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The Three Bears

Sunday Photo Fiction

Sunday Photo Fiction

“I won’t, Mummy.”

“Darling, please. We can’t. Not today. Mummy doesn’t get paid til Friday.”

“If I can’t have it I’ll scream. I’ll know you don’t love me.”

“Oh, precious. Mummy loves you very much. Look, we’re getting the bear.” She flipped the tag to check the price and handed it to the boy. He hugged it close and pressed his face into the fluffy white fur.

It would be fine, she supposed, smiling. There was a bone of beef in the freezer to make a broth. She could stop at the market for carrots and peas and perhaps some barley. And flour for bread. Her stomach lapped at the thought. Belly-filling meals for the pair of them for the next five days, if not hearty ones.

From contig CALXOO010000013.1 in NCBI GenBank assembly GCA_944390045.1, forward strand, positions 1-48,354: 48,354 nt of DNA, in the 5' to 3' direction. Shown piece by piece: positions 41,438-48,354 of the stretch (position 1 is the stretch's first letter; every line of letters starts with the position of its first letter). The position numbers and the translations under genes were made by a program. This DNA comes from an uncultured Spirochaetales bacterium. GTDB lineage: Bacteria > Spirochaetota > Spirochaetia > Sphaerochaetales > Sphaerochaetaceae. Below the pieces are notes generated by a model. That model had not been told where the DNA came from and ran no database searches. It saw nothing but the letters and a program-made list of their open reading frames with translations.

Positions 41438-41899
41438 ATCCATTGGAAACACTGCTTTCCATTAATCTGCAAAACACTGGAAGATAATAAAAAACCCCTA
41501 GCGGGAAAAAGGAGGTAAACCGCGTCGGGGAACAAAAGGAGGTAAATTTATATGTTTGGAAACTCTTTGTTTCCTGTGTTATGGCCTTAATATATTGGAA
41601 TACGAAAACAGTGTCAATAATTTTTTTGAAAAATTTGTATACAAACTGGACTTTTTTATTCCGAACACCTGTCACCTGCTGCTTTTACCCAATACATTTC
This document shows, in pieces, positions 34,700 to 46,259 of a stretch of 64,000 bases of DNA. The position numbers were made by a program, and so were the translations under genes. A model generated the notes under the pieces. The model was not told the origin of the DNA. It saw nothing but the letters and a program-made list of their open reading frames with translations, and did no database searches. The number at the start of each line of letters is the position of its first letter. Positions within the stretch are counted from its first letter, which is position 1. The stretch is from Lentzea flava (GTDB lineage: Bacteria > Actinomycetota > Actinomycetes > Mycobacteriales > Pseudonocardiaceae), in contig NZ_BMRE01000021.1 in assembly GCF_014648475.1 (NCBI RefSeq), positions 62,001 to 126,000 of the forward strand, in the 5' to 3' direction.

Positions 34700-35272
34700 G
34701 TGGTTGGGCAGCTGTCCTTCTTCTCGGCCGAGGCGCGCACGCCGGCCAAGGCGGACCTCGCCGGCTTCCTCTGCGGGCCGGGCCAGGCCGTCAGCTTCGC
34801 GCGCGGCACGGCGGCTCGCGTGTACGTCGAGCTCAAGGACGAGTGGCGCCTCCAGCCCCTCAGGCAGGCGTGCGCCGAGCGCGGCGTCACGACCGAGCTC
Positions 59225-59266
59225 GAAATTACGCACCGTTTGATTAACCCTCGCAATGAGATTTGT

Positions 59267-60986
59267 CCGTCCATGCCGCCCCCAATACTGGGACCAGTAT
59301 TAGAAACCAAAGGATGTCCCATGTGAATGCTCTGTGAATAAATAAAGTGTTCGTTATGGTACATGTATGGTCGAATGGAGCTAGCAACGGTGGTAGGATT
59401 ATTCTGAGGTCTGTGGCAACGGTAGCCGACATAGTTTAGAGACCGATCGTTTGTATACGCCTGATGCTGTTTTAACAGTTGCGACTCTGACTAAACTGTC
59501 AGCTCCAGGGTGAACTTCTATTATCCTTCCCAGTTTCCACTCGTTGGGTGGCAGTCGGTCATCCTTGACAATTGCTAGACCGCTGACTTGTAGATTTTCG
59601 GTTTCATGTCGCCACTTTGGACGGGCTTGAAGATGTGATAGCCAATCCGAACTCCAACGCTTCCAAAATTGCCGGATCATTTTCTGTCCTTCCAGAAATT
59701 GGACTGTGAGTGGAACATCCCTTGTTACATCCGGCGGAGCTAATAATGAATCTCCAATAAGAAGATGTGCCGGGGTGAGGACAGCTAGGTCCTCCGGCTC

The boy looked up. “White bear says she wants the tan one,” he said. “She told me.”

She eyed the price tag. “Very well then.” There would be soup, but no bread, she decided.

He wrapped his arms around both bears and squeezed. She turned to go.

“But Mummy! I want the brown one too.”

She let out an exasperated sigh and tightened her stomach. “Very well then.”

There would be broth.

199 words

To read more flash fiction inspired by the prompt or to submit your own, click the blue froggy button:

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This has been an edition of Sunday Photo Fiction, hosted by the gracious Al Forbes. Al has been generous enough to host this weekly 200 word fiction challenge in spite of ongoing health issues. He’s now asking for participants to submit pictures of their own in order to continue the challenge.

Al, Thanks for your generosity. I love the luxury of 200 words and the chance to share stories with this lovely group. Look for photos coming your way!